CHAPTER 10


SYSTEM TIMING

System timing is controlled by two interrupts:

  1. The NMI interrupt handles the real-time clock and auto-switch off delay.
  2. The KEYBOARD INTERRUPT provides a frame-counter and handles keyboard delays and display timing etc.


10.1 REAL TIME CLOCK

The clock time is stored in binary in 6 fields from $20C5 to $20CA:

         VARIABLE        ADDRESS         DESCRIPTION          RANGE
         ========        =======         ===========          =====
         TMB_YEAR        $20C5           YEAR                 0 - 99
                                                              0 - 255 (LZ)
         TMB_MONS        $20C6           MONTH                0 - 11
         TMB_DAYS        $20C7           DATE OF MONTH        0 - 31
         TMB_HOUR        $20C8           HOUR                 0 - 23
         TMB_MINS        $20C9           MINUTES              0 - 59
         TMB_SECS        $20CA           SECONDS              0 - 59

Note that:

  1. A month of 0 represents JANUARY and a date of 0 represents the 1st day of the month.
  2. On a cold start only, the clock is initialised to 1 JAN 1987 00:00:00
  3. The real-time clock should not be read directly from these variables because it may be being updated by an NMI. Instead system service TM$TGET should be used to get a valid time. Similarly these variables should not be written to without checking for an NMI.
  4. With Models CM, XP and LA TMB_YEAR rolls over to 00 after 99. This behavior is known as the y2k-bug. It is possible to poke a higher value into TMB_YEAR but the date is nevertheless displayed incorrectly and TMB_YEAR will again roll over to 00 at the end of the year.


10.1.1 KEEPING TIME WITH NMI ON

An NMI interrupt is generated from the semi-custom chip every second to provide an accurate real-time clock. When the machine is on, the NMI interrupt updates the time by 1 second, see TM$UPDT.


10.1.2 KEEPING TIME WITH NMI OFF

When NMIs are switched off the processor, (e.g. when the machine is switched off) an internal counter in the semi-custom chip is connected to the NMI line so that NMIs can still be counted, enabling the time to be updated when restoring NMIs to the processor.

The counter has 11 bits, so the maximum time it can store is 2048 secs. When the counter reaches this value, the ACOUT bit of PORT 5 goes high and the machine switches on. Hence the machine can be forced to switch on automatically at any time up to 34mins 8secs after switching off, be pre-counting the counter. This is done when an alarm is due.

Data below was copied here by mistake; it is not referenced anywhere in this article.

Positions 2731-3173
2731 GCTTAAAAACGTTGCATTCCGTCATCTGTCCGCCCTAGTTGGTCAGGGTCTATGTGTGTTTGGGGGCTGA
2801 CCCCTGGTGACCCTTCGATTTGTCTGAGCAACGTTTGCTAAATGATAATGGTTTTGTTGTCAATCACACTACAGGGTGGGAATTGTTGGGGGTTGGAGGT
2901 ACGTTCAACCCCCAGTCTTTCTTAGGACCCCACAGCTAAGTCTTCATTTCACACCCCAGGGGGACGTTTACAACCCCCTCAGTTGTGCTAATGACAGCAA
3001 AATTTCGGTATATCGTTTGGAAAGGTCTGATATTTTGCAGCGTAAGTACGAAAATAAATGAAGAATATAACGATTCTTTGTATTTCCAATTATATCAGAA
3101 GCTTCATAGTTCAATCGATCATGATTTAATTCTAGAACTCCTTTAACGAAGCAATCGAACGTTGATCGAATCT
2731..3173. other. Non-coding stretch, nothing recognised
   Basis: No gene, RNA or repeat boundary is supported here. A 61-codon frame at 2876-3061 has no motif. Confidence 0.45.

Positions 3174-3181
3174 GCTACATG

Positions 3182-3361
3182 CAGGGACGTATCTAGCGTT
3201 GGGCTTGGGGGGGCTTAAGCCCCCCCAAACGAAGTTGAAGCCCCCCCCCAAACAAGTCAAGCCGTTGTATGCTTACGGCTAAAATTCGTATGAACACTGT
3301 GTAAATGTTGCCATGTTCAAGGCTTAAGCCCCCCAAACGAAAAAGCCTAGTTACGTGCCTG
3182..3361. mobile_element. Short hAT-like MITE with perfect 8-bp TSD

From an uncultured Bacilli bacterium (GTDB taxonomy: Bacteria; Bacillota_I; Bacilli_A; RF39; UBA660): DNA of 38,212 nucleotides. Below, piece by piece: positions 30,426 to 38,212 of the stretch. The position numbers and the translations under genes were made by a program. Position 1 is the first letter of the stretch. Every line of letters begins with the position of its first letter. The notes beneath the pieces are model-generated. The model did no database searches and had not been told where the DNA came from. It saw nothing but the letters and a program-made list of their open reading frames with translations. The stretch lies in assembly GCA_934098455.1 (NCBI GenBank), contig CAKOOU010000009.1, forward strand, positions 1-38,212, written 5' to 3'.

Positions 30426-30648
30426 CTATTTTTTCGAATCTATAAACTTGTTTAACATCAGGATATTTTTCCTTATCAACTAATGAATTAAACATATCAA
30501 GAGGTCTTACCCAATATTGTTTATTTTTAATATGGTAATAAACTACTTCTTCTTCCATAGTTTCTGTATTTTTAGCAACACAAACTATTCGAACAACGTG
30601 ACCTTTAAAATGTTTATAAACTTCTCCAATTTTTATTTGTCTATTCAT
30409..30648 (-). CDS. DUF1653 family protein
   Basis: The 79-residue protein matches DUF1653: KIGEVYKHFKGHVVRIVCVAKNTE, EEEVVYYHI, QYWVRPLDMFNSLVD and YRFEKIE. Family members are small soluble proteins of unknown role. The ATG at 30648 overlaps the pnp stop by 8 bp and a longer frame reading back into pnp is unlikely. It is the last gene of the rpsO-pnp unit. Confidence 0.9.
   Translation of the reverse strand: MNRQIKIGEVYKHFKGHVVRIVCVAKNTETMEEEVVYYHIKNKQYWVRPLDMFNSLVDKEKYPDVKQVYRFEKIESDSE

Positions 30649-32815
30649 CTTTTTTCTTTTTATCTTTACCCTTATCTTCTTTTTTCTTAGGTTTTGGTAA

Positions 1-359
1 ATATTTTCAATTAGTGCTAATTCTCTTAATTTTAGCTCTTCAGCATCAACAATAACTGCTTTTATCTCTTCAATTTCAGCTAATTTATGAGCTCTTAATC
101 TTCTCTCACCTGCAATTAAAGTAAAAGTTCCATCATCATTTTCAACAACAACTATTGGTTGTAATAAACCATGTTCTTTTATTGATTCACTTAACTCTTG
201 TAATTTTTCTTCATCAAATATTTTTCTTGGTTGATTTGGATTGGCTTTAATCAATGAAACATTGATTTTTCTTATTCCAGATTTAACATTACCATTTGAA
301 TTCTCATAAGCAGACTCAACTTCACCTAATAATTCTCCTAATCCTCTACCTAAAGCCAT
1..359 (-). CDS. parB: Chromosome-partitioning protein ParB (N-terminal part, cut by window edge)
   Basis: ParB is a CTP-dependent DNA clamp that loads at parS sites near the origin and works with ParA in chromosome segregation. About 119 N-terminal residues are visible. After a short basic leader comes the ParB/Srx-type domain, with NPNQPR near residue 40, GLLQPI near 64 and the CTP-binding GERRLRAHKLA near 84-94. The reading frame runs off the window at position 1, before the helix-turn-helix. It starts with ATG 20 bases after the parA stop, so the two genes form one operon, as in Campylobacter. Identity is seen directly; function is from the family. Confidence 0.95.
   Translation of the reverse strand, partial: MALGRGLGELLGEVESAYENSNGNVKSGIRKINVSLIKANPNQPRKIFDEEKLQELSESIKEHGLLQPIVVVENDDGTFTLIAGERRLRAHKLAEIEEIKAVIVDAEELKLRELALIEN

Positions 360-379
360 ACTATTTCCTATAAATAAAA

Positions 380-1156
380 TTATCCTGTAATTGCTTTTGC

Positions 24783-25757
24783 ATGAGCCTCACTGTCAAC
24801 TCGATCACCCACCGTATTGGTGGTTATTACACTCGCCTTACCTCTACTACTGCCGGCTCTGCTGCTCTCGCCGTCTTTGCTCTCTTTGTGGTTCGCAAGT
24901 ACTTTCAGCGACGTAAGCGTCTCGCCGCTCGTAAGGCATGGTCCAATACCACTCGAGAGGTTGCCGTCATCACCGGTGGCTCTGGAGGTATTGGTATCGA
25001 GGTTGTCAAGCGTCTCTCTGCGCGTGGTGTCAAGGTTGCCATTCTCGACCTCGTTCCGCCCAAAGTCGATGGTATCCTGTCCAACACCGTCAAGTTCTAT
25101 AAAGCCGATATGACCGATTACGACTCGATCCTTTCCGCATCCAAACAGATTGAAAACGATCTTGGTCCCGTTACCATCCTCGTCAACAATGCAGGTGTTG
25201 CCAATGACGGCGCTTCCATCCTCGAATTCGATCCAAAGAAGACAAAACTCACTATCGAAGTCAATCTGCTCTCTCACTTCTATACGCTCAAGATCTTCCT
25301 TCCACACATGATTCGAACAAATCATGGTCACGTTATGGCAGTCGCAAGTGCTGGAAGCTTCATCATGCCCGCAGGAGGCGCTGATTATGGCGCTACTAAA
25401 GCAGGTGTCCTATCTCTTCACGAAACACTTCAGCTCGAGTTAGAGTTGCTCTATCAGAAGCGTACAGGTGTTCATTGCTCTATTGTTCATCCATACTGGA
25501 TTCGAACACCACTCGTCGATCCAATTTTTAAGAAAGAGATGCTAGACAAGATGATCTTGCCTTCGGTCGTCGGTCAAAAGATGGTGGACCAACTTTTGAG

Whenever the machine switches on it updates the real-time clock by the amount in the counter (less any pre-counting). If ACOUT is high, and no alarm was due, the machine switches back off immediately after updating the clock. This can be seen as the screen flashes on for an instant, every 34 mins and 8 secs while the machine is off.

To disable NMIs and keep the time, system services BT$NOF and BT$NON should be used, see sections 5.7.3 and 5.7.4.


10.1.3 AUTO-SWITCH-OFF TIME OUT

The following three variables control the auto-switch-off:

        VARIABLE        ADDRESS         DESCRIPTION
        ========        =======         ===========
        TMB_SWOF        $007C           AUTO-SWITCH-OFF FLAG 
        TMW_TOUT        $007D,$007E     TIME LEFT BEFORE SWITCH OFF 
        TMW_TCNT        $20CD,$20CE     DEFAULT NUMBER OF SECONDS TO TIME-OUT

The time before the machine switches off (in secs) is stored in TMW_TCNT and is set to $012C on cold start (5 mins). The contents of TMW_TCNT are copied into TMW_TOUT whenever a key is pressed or KB$GETK is called and TMW_TOUT is decremented until zero by the NMI routine every second. If TMW_TOUT is found to be zero in KB$TEST, the machine will switch off.

The contents of TMW_TCNT can be changed at any time to alter the auto-switch-off time, up to a maximum of 65535 seconds (18 hours, 12 mins and 15 secs). If it is set to less than 15, the machine will will still stay on for 15 secs.